- When foreign venture capital and private equity investment leads to a foreign ownership share in a Chinese startup of 10 percent or more, SAFE counts this as FDI. (If it is less than 10 percent, SAFE counts this as a portfolio inflow, per International Monetary Fund conventions.) MOFCOM ignores these transactions.
- SAFE counts on a real time basis reinvested profits of foreign firms as inflows of FDI and repatriated profits of foreign firms operating in China as FDI outflows. MOFCOM apparently estimates these flows based on data from the prior year. This leads MOFCOM to an underestimate of FDI when reinvestment flows are rising and an overestimate when the repatriation of earnings is increasing.
- Finally, when foreign financial institutions make direct investments in the financial sector in China, SAFE includes these transactions in its accounting of China’s FDI, MOFCOM does not.
In the figure, the four items enumerated above led to a large increase in 2021-22 in the FDI reported by SAFE relative to the MOFCOM data. But in 2022 the numbers reported by SAFE declined dramatically, while those of MOFCOM rose slightly. The result was that the two agencies reported almost identical numbers in 2022.
This pattern cannot be accounted for precisely since SAFE does not publish disaggregated FDI data. Other sources appear to show the main causes.
Proceeds from offshore IPOs in the United States alone peaked at $12.6 billion in 2021. But in late 2021 the Chinese securities regulator tightened the rules for offshore listings. And the US accounting watchdog was threatening to delist Chinese companies from the US market if it could not get access to certain auditing papers of these listed Chinese firms.
As a result of these actions, offshore listings of Chinese companies in US markets plummeted to $468 million in 2022. The US accounting watchdog announced in December 2022 that it had achieved full access to the relevant auditing documents, thus lifting the risk that Chinese firms could be kicked off US stock exchanges. And the Chinese securities regulator in March 2023 announced new regulations designed to revive offshore listings. Nonetheless, new listings in the United States languished at only $405 million in the first three quarters of 2023. Hong Kong also counts as an offshore market, and the value of IPOs there by Chinese firms in 2020 was even larger than in New York and fell by an even larger percentage by 2022.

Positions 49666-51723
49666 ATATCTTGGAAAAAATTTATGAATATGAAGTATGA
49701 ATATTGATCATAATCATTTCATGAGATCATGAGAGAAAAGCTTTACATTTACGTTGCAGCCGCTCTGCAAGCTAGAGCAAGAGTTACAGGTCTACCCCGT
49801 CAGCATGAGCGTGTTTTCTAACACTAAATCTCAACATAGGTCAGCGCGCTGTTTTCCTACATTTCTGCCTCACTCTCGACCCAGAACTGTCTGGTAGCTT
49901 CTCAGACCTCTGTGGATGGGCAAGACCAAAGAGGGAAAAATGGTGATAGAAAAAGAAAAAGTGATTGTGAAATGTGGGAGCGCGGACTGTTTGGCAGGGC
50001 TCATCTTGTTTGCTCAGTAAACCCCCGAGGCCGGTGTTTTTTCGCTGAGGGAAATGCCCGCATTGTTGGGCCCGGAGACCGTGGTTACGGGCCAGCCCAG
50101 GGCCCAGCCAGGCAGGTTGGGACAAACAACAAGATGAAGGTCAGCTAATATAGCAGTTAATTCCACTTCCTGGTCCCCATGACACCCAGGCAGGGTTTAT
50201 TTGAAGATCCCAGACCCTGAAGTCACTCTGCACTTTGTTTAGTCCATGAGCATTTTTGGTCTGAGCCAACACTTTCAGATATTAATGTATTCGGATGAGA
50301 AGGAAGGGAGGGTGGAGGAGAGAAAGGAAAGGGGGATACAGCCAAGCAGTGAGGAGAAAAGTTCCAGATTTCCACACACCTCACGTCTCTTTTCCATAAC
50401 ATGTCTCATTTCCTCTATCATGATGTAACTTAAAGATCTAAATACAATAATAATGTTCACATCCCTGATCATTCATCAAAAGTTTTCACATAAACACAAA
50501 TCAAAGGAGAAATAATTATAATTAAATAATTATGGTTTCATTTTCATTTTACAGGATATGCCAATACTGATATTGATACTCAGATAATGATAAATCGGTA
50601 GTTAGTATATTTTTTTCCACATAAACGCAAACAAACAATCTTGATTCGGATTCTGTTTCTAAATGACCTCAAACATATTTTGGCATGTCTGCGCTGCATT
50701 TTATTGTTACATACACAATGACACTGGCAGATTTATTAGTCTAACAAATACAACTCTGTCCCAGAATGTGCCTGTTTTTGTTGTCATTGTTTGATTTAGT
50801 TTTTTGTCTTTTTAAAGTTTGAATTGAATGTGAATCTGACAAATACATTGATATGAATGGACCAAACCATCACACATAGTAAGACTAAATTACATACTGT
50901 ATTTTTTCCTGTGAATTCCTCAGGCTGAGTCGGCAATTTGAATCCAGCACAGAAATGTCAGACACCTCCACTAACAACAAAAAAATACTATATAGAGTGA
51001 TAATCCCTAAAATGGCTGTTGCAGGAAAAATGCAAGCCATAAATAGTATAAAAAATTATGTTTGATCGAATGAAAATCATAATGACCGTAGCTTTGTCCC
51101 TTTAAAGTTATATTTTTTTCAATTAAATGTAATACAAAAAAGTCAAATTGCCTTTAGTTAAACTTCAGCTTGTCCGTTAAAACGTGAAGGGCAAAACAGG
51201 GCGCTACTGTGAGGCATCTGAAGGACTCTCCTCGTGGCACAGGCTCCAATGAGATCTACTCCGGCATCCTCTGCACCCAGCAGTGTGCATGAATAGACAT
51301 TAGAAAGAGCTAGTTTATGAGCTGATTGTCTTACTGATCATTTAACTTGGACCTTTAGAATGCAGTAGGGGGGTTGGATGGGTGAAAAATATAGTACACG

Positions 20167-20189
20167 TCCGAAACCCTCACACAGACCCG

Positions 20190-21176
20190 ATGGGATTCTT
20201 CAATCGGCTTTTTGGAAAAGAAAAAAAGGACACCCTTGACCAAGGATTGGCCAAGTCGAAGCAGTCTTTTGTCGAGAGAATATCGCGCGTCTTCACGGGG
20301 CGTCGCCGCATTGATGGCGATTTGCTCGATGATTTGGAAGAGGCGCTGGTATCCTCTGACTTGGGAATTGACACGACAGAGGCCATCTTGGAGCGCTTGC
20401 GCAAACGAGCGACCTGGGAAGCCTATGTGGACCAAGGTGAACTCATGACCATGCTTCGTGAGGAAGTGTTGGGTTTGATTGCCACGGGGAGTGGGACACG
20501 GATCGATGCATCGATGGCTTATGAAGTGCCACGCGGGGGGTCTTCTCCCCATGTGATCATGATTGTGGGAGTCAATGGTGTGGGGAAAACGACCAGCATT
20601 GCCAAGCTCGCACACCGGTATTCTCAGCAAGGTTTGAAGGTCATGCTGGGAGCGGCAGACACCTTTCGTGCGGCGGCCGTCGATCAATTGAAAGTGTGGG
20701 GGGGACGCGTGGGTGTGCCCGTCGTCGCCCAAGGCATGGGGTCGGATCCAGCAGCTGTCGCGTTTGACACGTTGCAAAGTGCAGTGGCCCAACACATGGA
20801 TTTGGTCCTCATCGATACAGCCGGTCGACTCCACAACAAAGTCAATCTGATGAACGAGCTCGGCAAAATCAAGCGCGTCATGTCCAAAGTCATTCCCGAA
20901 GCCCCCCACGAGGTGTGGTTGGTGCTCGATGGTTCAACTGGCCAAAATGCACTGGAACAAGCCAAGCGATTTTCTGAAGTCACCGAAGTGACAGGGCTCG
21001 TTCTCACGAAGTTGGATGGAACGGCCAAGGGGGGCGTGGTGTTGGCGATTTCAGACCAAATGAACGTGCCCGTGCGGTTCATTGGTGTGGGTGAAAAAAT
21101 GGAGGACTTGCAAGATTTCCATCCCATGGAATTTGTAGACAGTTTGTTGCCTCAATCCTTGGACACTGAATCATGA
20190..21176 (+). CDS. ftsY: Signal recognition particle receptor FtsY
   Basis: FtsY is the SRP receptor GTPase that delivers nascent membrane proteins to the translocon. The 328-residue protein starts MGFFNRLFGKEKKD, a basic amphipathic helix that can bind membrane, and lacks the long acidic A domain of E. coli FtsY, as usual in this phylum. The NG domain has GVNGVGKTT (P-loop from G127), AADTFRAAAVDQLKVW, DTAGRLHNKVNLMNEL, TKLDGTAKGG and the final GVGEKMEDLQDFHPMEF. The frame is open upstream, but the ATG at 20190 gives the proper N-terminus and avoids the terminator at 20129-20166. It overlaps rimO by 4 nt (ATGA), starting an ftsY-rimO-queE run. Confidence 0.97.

Foreign capital raising for China-focused venture capital and private equity funds followed a similar pattern, rising from less than $15 billion in 2020 to almost $50 billion in 2021 before falling to $20 billion in 2022 and only about $5 billion in the first three quarters of 2023.
It is likely that reinvested earnings by foreign firms operating in China followed a similar pattern, but the magnitude of this reinvestment is not known. Surveys show attitudes of these companies turned increasingly cautious in recent years as geopolitical tensions with China rose and China appeared to be transitioning to much slower growth, presumably leading to less reinvestment and more repatriation of the earnings of these companies.